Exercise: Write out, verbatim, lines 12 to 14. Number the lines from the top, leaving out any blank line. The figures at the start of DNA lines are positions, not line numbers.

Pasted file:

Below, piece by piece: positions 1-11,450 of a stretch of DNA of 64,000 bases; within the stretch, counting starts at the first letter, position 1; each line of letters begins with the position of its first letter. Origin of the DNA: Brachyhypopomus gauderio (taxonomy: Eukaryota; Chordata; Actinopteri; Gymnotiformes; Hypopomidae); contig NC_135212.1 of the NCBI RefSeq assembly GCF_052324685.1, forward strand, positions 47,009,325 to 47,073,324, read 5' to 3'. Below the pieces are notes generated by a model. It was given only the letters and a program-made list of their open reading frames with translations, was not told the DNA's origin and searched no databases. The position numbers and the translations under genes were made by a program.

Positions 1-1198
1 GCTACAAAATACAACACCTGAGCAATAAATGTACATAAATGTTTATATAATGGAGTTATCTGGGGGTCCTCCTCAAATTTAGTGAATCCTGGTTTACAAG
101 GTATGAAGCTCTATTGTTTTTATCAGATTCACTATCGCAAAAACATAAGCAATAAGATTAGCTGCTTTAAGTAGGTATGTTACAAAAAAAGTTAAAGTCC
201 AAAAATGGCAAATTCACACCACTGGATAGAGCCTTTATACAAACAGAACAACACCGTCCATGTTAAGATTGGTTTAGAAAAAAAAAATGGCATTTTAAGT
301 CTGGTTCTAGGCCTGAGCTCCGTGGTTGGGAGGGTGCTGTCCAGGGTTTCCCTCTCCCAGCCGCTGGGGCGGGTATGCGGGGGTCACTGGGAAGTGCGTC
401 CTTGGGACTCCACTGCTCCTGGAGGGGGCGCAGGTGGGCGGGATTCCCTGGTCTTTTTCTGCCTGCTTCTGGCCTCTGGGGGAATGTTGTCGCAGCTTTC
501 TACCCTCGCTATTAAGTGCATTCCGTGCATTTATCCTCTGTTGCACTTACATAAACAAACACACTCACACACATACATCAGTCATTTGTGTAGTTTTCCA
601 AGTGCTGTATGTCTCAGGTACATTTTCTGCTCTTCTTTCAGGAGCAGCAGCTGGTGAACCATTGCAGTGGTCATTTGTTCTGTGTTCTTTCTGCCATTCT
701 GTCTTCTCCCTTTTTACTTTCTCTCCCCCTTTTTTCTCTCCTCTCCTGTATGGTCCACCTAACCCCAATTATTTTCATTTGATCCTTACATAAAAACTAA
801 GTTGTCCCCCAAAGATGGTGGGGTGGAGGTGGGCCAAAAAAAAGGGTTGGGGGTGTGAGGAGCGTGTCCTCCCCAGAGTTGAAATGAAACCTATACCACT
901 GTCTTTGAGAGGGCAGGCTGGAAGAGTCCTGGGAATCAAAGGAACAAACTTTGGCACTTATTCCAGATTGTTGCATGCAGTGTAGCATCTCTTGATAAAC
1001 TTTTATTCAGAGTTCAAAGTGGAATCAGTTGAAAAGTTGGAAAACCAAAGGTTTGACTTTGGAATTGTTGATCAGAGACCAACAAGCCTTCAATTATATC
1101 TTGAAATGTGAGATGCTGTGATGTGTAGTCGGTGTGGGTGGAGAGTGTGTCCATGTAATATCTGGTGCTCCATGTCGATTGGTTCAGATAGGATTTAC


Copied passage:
901 GTCTTTGAGAGGGCAGGCTGGAAGAGTCCTGGGAATCAAAGGAACAAACTTTGGCACTTATTCCAGATTGTTGCATGCAGTGTAGCATCTCTTGATAAAC
1001 TTTTATTCAGAGTTCAAAGTGGAATCAGTTGAAAAGTTGGAAAACCAAAGGTTTGACTTTGGAATTGTTGATCAGAGACCAACAAGCCTTCAATTATATC
1101 TTGAAATGTGAGATGCTGTGATGTGTAGTCGGTGTGGGTGGAGAGTGTGTCCATGTAATATCTGGTGCTCCATGTCGATTGGTTCAGATAGGATTTAC